Now, another quarter century later, police on Staten Island have apparently choked 43-year-old Eric Garner to death after he refused to cooperate with whatever random demand they had, as captured on video (and posted by the Daily News):

choke18n-12-web

Now the chokehold is against police department rules, but the number of chokehold complaints — a statistic the department keeps — has been rising and last year reached 233, only a “tiny fraction” of which are substantiated. In the Daily News video, Garner is heard saying, “I can’t breathe” many times.

UPDATE: Spike Lee has now produced a video splicing together the chokehold scenes of Eric Garner and Radio Raheem. It’s embedded on Indiwire here.

3 Comments

Filed under In the news

Border fences make unequal neighbors

 

israelgazafence

 

There is one similarity between the Israel/Gaza crisis and the U.S. unaccompanied child immigrant crisis: National borders enforcing social inequality. When unequal populations are separated, the disparity creates social pressure at the border. The stronger the pressure, the greater the military force needed to maintain the separation.

To get a conservative estimate of the pressure at the Israel/Gaza border, I compared some numbers for Israel versus Gaza and the West Bank combined, from the World Bank (here’s a recent rundown of living conditions in Gaza specifically). I call that conservative because things are worse in Gaza than in the West Bank.

Then, just as demographic wishful thinking, I calculated what the single-state solution would look like on the day you opened the borders between Israel, the West Bank, and Gaza. I added country percentiles showing how each state ranks on the world scale (click to enlarge).

israelwbgaza

Israel’s per capita income is 6.2-times greater, its life expectancy is 6 years longer, its fertility rate is a quarter lower, and its age structure is reversed. Together, the Palestinian territories have a little more than half the Israeli population (living on less than 30% of the land). That means that combining them all into one country would move both populations’ averages a lot. For example, the new country would be substantially poorer (29% poorer) and younger than Israel, while increasing the national income of Palestinians by 444%. Israelis would fall from the 17th percentile worldwide in income, and the Palestinians would rise from the 69th, to meet at the 25th percentile.

Clearly, the separation keeps poor people away from rich people. Whether it increases or decreases conflict is a matter of debate.

Meanwhile

Meanwhile, the USA has its own enforced exclusion of poor people.

Photo of US/Tijuana border by Kordian from Flickr Creative Commons

Photo of US/Tijuana border by Kordian from Flickr Creative Commons.

The current crisis at the southern border of the USA mostly involves children from Guatemala, Honduras, and El Salvador. They don’t actually share a border with the USA, of course, but their region does, and crossing into Mexico seems pretty easy, so it’s the same idea.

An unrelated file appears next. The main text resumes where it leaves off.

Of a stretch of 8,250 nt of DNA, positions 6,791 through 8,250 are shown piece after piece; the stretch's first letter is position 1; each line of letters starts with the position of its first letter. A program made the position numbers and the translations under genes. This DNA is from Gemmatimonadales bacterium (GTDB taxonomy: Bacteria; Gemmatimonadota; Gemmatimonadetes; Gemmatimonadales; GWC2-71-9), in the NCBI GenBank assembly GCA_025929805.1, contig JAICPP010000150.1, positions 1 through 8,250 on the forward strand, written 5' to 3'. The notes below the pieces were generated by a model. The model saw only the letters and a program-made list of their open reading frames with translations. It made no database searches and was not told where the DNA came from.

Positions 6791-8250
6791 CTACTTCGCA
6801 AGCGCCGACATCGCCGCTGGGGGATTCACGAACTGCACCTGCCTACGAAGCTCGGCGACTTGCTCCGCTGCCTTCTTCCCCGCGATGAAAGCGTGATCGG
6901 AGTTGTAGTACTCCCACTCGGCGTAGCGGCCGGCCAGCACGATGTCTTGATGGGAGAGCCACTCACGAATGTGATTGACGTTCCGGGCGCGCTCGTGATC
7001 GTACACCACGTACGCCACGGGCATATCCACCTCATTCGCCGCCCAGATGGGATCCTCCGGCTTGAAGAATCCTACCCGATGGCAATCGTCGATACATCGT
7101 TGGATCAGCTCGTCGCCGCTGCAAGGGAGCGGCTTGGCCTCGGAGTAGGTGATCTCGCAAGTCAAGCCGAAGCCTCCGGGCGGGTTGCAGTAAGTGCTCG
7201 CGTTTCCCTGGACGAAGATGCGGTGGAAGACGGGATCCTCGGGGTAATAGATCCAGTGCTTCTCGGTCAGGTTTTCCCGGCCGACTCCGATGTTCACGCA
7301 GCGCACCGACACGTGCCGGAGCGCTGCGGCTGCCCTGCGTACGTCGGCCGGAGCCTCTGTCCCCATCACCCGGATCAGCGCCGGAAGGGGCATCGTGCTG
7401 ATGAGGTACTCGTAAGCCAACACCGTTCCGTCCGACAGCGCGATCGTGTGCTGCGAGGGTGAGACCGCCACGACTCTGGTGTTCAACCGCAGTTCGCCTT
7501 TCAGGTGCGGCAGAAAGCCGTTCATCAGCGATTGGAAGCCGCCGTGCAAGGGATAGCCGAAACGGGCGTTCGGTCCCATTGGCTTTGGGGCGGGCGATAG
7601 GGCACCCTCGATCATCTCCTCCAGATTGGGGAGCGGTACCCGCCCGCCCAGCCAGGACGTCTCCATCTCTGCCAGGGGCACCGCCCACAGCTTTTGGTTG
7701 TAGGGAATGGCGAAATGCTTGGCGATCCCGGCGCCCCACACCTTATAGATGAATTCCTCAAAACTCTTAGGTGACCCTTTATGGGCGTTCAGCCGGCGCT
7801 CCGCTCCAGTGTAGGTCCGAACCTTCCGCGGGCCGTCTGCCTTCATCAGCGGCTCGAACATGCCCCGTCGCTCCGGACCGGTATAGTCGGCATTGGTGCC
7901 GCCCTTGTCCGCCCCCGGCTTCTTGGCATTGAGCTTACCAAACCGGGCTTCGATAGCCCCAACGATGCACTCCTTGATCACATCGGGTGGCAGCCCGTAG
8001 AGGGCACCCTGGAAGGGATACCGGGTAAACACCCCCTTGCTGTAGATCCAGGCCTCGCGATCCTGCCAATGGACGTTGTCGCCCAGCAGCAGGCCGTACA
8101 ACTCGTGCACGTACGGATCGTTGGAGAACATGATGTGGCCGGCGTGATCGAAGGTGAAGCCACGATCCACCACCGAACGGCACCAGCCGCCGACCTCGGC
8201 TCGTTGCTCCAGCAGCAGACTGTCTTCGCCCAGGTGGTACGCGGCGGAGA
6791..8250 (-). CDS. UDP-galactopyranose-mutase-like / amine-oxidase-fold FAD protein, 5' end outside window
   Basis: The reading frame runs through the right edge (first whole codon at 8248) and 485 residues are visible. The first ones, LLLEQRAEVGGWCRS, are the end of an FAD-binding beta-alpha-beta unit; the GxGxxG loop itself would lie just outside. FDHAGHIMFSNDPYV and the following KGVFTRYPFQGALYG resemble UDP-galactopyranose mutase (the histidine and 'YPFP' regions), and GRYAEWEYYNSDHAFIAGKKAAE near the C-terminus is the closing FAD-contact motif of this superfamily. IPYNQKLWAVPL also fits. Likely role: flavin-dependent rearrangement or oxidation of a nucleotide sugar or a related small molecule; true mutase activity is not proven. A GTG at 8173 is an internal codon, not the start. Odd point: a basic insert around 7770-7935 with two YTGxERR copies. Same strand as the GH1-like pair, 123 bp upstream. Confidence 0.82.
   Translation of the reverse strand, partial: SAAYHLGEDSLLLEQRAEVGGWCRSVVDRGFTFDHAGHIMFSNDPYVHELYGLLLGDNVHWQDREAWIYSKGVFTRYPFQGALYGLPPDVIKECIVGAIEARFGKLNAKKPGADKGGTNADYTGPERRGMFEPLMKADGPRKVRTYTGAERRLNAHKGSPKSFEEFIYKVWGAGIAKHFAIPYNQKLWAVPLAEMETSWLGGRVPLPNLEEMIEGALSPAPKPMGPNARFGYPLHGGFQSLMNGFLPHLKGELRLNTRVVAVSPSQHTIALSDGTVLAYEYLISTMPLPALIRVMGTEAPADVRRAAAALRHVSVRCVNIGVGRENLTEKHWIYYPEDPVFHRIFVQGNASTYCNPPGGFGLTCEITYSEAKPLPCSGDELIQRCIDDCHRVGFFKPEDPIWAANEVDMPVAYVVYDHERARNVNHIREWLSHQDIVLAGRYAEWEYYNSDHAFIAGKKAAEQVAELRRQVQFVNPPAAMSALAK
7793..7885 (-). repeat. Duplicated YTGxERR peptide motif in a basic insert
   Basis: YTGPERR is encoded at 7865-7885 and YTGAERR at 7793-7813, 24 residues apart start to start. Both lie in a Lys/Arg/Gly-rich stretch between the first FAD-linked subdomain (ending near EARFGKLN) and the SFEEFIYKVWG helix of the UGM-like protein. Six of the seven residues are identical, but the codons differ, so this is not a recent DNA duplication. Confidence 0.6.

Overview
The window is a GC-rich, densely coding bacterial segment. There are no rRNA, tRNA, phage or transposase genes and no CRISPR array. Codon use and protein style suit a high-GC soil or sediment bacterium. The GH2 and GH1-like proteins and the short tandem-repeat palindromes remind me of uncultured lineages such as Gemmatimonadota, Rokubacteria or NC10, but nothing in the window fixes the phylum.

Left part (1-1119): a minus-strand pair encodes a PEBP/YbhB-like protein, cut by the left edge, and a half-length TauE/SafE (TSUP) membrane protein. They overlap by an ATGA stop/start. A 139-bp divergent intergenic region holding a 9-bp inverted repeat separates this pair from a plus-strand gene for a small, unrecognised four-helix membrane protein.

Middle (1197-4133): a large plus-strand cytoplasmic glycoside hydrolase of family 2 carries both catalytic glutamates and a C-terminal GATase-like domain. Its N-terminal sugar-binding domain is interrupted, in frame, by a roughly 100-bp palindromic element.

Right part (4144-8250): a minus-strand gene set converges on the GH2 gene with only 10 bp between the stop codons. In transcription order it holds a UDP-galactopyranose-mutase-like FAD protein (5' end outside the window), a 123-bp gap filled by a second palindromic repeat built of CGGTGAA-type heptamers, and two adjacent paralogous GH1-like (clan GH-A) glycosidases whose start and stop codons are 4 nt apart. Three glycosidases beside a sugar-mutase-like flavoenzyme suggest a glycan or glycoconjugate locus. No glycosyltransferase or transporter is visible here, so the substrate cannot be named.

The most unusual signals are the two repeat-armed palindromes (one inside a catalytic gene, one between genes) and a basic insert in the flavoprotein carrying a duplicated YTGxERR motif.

To make a parallel comparison to Israel and the West Bank/Gaza, I just used Guatemala, which is larger by population than Honduras and El Salvador combined, and also closest to the USA. The economic gap between the USA and Guatemala is even larger than the Israeli/Palestinian gap. However, because the USA is 21-times larger than Guatemala by population, we could easily absorb the entire Guatemalan population without much damaging our national averages. Per capita income in the USA, for example, would fall only 4%, while rising more than 7-times for Guatemala (click to enlarge):

guatemalausa

This simplistic analysis yields a straightforward hypothesis: violence and military force at national borders rises as the income disparity across the border increases. Maybe someone has already tested that.

The demographic solution is obvious: open the borders, release the pressure, and devote resources to improving quality of life and social harmony instead of enforcing inequality. You’re welcome!

9 Comments

Filed under In the news, Politics

Home stretch

Marriage equality may have rounded the last turn today in its race through the US legal system.

Photo from Flickr Creative Commons by Jamison Wieser

Photo from Flickr Creative Commons by Jamison Wieser

When the 10th Circuit Court of Appeals set up the question in Kitchen v. Herbert this way, there was no possible outcome other than a strong decision affirming the lower court, in favor of a right to marry for same-sex couples:

May a State of the Union constitutionally deny a citizen the benefit or protection of the laws of the State based solely upon the sex of the person that citizen chooses to marry?

Sure enough, the decision is a thorough trashing of the state of Utah’s defense of its same-sex marriage ban:

Having heard and carefully considered the argument of the litigants, we conclude that, consistent with the United States Constitution, the State of Utah may not do so. We hold that the Fourteenth Amendment protects the fundamental right to marry, establish a family, raise children, and enjoy the full protection of a state’s marital laws. A state may not deny the issuance of a marriage license to two persons, or refuse to recognize their marriage, based solely upon the sex of the persons in the marriage union.

This is a federal appeals court — higher than the federal courts that have been overturning state laws left and right — and the first to rule that same-sex marriage bans are unconstitutional. After this, it’s on to the Supreme Court. Here are some more highlights from the decision.

The decision states that the Supreme Court’s Windsor decision (which I discussed here) is “not directly controlling, but adds that “the similarity between the claims at issue in Windsor and those asserted by the plaintiffs in this case cannot be ignored.” That is teeing up the Supreme Court’s future decision for Windsor author Justice Kennedy, and confirming the conclusions of many that Scalia was right in his Windsor dissent:

As far as this Court is concerned, no one should be fooled; it is just a matter of listening and waiting for the other shoe. By formally declaring anyone opposed to same-sex marriage an enemy of human decency, the majority arms well every challenger to a state law restricting marriage to its traditional definition.